An ever evolving world
Nick Martindale provides an overview of the challenges facing the HR community.
With the economy finally picking up, many aspects traditionally associated with HR which may have been put to one side during the downturn are once again coming back on the wider business agenda. This can create both challenges and opportunities for those working in the function, and understanding the implications will be vital.
According to a CIPD survey released in Autumn 2013, talent management is the area HR sees as most important for 2014. This is something David Parry, UK head of human capital at Deloitte, has also noticed, both with clients and in his firm’s own research. “Organisations are actively thinking about what we would call an employee value proposition,” he says. “They’re asking why somebody would come to their organisation as against their competitors, whether that’s culture, investment in development, pay, interesting work or being able to make a difference on the social front.”
As part of this, HR needs to consider the work environment and broader culture they offer, and whether these are likely to encourage staff to stay, and deliver their best performance, says Vanessa Robinson, head of research at the CIPD. “Companies with good workplaces and cultures should get better results and avoid people getting burned out or having a few people being very highly incentivised at the expense of others,” she says. “Getting a sustainable view of performance is important.”
Retention and engagement is also likely to be a core focus for HR and benefits professionals over the coming months. A study by Globoforce in 2013, for instance, found 42% of people were looking for a new job because they felt they had not received sufficient recognition.
“We are recommending to many of our clients that they implement a “meaningful” reward and recognition programme,” says Natalie Gunson, managing director of incentives firm AYMTM. “This can allow top-performers the chance to earn reward based on specific measures that benefit them personally, from vouchers for shopping to personal holidays, all based on specific performance criteria. Loyalty and performance should be rewarded, and can make the difference between employees staying or leaving an organisation.”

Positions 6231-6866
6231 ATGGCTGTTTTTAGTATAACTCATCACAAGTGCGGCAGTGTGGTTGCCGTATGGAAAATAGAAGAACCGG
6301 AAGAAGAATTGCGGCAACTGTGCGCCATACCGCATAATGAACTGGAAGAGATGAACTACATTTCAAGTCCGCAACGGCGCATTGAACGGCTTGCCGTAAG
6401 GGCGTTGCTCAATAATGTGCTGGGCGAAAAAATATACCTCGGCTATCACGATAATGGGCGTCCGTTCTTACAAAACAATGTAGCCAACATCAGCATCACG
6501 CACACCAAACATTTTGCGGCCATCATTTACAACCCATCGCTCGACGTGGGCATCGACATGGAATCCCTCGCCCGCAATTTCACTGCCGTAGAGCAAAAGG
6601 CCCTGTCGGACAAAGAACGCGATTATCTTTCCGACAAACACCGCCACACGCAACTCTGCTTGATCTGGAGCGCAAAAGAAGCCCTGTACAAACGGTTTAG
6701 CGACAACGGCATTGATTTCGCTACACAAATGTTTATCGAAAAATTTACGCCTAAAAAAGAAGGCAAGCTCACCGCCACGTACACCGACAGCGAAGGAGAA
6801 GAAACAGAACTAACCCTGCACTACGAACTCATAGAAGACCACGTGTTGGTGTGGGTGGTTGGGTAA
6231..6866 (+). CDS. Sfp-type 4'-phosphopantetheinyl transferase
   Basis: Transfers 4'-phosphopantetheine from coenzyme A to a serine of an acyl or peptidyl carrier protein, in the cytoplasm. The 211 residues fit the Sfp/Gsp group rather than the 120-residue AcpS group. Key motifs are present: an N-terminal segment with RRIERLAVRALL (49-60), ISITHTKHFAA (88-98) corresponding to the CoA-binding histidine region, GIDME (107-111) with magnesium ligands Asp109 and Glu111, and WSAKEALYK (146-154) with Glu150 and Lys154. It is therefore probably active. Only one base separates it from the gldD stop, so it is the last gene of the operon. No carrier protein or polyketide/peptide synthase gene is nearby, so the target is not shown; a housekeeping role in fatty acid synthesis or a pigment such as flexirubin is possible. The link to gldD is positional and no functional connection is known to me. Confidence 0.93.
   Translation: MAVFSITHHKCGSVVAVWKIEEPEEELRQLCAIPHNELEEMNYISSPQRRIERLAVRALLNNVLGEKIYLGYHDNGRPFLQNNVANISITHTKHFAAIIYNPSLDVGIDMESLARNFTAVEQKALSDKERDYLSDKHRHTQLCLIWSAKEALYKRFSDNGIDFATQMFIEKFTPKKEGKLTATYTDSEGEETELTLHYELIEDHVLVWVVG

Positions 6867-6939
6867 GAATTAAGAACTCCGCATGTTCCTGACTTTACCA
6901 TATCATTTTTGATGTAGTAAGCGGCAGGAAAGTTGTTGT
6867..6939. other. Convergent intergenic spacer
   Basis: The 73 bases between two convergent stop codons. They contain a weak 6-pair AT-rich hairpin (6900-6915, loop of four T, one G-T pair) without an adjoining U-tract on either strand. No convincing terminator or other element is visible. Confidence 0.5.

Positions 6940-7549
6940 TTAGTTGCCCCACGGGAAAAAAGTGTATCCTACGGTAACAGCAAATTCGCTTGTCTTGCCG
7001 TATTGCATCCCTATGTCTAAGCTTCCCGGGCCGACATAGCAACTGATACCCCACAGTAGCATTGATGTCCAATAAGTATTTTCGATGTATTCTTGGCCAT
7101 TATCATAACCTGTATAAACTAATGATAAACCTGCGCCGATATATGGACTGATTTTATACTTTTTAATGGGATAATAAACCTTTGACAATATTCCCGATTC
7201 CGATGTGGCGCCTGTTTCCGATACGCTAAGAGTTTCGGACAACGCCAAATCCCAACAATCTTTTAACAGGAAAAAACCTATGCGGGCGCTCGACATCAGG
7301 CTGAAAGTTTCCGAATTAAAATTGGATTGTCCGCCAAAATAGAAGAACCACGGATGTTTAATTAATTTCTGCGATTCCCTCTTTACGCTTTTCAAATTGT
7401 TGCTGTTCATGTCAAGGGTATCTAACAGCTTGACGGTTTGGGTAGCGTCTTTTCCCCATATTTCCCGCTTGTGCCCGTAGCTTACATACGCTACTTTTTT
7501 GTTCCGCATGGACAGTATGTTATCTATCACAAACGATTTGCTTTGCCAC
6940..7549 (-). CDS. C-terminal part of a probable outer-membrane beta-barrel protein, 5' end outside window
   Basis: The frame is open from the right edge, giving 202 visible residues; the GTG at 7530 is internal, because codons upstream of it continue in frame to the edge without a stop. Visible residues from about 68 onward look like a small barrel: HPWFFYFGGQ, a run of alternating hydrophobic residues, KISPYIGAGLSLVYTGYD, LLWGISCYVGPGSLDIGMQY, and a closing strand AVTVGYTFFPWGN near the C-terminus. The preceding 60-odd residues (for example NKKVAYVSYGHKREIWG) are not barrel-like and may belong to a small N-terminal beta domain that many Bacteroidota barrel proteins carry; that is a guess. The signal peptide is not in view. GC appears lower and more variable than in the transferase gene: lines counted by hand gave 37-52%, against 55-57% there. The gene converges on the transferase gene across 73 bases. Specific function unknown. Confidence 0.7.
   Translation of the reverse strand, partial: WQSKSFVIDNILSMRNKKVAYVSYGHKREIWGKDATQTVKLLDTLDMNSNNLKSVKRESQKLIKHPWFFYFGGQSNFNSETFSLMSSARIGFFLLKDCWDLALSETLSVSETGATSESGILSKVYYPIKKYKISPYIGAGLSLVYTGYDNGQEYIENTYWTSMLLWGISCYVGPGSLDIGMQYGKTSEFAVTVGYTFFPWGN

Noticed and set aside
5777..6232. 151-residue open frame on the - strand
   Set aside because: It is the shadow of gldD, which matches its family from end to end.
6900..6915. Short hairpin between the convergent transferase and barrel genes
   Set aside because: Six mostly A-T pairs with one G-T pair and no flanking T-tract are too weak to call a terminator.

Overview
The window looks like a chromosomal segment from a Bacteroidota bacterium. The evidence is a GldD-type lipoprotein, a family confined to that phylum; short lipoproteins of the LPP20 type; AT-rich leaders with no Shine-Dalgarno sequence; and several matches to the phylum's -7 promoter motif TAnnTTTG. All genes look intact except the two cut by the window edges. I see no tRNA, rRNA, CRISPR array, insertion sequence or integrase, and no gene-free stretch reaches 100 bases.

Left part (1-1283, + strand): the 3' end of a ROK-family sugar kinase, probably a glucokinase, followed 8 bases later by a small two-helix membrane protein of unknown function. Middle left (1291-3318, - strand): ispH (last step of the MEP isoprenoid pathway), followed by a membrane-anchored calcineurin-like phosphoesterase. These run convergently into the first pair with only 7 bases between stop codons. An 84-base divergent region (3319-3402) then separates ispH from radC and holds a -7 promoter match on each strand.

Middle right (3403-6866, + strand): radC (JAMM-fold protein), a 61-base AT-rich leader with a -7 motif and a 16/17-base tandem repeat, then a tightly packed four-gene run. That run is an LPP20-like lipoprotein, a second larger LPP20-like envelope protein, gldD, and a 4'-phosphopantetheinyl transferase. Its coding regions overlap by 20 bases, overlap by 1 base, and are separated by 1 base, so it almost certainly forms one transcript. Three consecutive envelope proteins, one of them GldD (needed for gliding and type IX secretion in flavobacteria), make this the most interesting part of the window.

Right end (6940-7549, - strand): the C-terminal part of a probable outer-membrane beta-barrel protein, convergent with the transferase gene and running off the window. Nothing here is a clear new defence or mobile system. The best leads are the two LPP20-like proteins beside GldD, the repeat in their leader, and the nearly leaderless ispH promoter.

Ensuring any reward scheme is effectively communicated is vital, warns James Malia, managing director of P&MM Employee Benefits. “Even great news such as company-wide pay increases can backfire if the employees are not engaged, or the message is communicated incorrectly,” he warns. “Depending on the size of your team and their preferred methods of communication, emails, social media and even in-office posters are all very effective ways to tell staff about changes or the introduction of new benefits. One route or medium will rarely be enough to totally communicate and engage the audience.”
Bringing more people into the organisation is also likely to be an important area for HR. Identifying and attracting well-rounded leaders is a particular challenge, says Jerry Gray, managing director at executive search and selection consultancy Veredus. “Businesses are becoming savvy to the fact that they need senior representatives with a more generalist skillset, but these individuals are scarce,” he says. “Exacerbating this issue over the coming year are the changing expectations within this talent pool. Salary and bonuses are no longer the top incentives they once were. Instead, work/life balance and corporate culture play a much greater role.”